For quite some time now health workers, especially doctors from Cuba, have been working tirelessly to extend healthcare services to the doorstep of Ghanaians.
Cuban doctors have accepted posting to all parts of the country, particularly the three northern regions and the most deprived districts, so that our people in need of critical care can have access to health care.
The level of care and love shown by the Cuban doctors is quite amazing because our own kinsmen who were trained with the taxpayers’ money sometimes turn their backs on requests to serve in rural communities.
It is no secret that the doctor/patient ratio in the country does not measure up to the world's standards and the situation is further aggravated by the refusal of some health workers to work in areas where their services are badly needed.
One critical mandate or charge imposed on doctors when they take the Hippocratic Oath is to try as much as possible to save lives, no matter the circumstance, because life is an inviolable right.
The activities of health workers, including doctors, sometimes leave a sour taste in the mouths of ordinary people who suffer most when medical practitioners desert the health facilities in protest against poor conditions of service.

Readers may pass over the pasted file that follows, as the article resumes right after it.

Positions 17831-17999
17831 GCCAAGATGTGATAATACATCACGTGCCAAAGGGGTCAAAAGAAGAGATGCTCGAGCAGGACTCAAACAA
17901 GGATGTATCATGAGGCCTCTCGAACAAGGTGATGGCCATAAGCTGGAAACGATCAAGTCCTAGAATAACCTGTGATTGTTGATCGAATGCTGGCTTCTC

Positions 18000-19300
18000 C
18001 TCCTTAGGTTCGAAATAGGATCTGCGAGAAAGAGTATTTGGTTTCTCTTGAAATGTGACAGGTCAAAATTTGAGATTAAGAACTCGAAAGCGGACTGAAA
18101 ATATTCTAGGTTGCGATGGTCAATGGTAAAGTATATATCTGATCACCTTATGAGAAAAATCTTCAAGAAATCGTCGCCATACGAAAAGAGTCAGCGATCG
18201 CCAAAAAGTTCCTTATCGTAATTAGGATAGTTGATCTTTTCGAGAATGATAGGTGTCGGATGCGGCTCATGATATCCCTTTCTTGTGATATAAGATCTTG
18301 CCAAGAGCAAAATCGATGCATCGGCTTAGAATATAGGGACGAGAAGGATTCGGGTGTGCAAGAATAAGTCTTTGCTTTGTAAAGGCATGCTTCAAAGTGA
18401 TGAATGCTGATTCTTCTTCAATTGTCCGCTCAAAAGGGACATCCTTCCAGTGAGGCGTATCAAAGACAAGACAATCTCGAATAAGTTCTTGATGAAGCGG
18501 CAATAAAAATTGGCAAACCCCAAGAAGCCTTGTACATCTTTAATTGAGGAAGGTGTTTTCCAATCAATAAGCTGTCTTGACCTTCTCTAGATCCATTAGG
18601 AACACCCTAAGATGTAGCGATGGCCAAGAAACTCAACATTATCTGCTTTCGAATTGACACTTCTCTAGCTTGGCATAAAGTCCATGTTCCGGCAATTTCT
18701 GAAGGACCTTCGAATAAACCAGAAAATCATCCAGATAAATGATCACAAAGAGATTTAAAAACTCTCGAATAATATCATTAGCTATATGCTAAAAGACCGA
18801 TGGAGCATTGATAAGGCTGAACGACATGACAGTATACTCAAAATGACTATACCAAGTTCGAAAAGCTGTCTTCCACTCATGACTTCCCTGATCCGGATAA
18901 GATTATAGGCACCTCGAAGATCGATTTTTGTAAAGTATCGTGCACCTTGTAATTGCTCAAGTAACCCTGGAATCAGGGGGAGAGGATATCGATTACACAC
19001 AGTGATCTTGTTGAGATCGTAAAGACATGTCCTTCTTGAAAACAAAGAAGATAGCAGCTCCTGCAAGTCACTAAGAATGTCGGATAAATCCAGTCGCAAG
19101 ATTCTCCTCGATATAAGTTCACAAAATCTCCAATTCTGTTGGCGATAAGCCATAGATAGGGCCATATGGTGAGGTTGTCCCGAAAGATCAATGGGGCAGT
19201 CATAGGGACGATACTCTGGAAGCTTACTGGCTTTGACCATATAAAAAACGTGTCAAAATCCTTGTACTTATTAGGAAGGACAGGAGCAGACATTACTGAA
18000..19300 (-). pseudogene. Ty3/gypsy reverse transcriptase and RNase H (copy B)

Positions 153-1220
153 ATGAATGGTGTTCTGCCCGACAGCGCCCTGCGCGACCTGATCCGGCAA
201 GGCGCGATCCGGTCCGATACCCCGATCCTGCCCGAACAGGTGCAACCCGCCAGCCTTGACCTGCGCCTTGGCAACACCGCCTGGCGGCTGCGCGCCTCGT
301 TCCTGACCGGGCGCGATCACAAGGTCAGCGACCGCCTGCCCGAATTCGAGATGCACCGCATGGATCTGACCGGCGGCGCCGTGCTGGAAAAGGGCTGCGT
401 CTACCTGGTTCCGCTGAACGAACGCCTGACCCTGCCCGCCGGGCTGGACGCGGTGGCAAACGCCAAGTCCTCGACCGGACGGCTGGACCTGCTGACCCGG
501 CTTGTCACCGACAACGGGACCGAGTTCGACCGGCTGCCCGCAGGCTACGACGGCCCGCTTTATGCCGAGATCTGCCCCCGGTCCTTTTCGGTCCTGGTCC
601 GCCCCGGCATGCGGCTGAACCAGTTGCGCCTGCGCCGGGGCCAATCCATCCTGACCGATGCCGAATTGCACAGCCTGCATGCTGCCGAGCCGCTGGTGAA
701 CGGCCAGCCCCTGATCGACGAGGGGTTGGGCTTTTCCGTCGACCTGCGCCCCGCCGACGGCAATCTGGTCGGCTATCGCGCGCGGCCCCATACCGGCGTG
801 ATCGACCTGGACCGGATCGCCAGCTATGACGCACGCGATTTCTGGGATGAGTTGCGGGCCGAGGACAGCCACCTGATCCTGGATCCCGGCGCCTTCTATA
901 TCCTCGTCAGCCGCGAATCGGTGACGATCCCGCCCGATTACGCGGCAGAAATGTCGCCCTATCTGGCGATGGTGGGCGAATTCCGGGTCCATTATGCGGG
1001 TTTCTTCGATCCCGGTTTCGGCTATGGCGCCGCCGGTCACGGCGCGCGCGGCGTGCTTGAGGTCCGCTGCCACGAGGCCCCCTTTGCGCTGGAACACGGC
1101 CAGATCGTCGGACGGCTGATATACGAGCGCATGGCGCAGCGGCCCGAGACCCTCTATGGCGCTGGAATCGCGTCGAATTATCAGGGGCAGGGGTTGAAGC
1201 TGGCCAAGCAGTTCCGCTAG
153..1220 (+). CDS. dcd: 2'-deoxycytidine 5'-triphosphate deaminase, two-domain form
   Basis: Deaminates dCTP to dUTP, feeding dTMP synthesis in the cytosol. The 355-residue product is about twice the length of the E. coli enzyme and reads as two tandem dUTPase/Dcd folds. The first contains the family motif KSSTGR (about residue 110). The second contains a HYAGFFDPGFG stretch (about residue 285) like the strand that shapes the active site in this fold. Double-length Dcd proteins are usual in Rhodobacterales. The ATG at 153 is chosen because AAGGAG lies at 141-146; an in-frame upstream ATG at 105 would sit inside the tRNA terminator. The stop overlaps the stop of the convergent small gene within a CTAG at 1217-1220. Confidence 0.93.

It is said that no army marches on an empty stomach. The same holds true for health workers who have to maintain themselves and their families and, therefore, need to be adequately rewarded by their employers to maintain their keep.
Indeed, doctors and their colleagues in the health profession are held in high esteem by members of society because of their critical role in ensuring that the people stay healthy at all times.
This high regard for the medical profession can be reciprocated by health professionals pledging not to go on strike, no matter the provocation.
Strikes by health workers in the past caused so much pain and anguish to some members of the public who lost relations and friends as a result, although our laws prohibit strikes by all essential services, including health services.
Society is, however, obliged to take good care of these critical professionals, so that they will not join the brain drain but stay in the country to contribute their quota to nation-building.
The Daily Graphic believes that Cuban doctors who travel from their country to serve our people in remote areas can serve as role models, particularly for young doctors.
The decision by the government to include health workers in the National service Scheme will go a long way to address the shortfall of doctors in the rural areas.
During his interaction with Cuban doctors at the Castle in Accra last Friday, President J.E.A. Mills commended them for their dedication and commitment to duty in Ghana.
'I have been around for some time and what amazes me is your dedication to work. Without your support, we will have difficulty in our health services,' the President said.
The Executive endorsement of the contribution of the Cuban doctors to our healthcare delivery system should be a challenge to Ghanaian doctors to be more nationalistic in their outlook.
Never again should they refuse posting to the rural areas and thereby expose our hardworking farmers and others in the rural setting to poor healthcare services.
The Daily Graphic hopes to witness more collaboration between Ghana and Cuba in the years ahead, especially as more Cuban doctors help address the health needs of our people.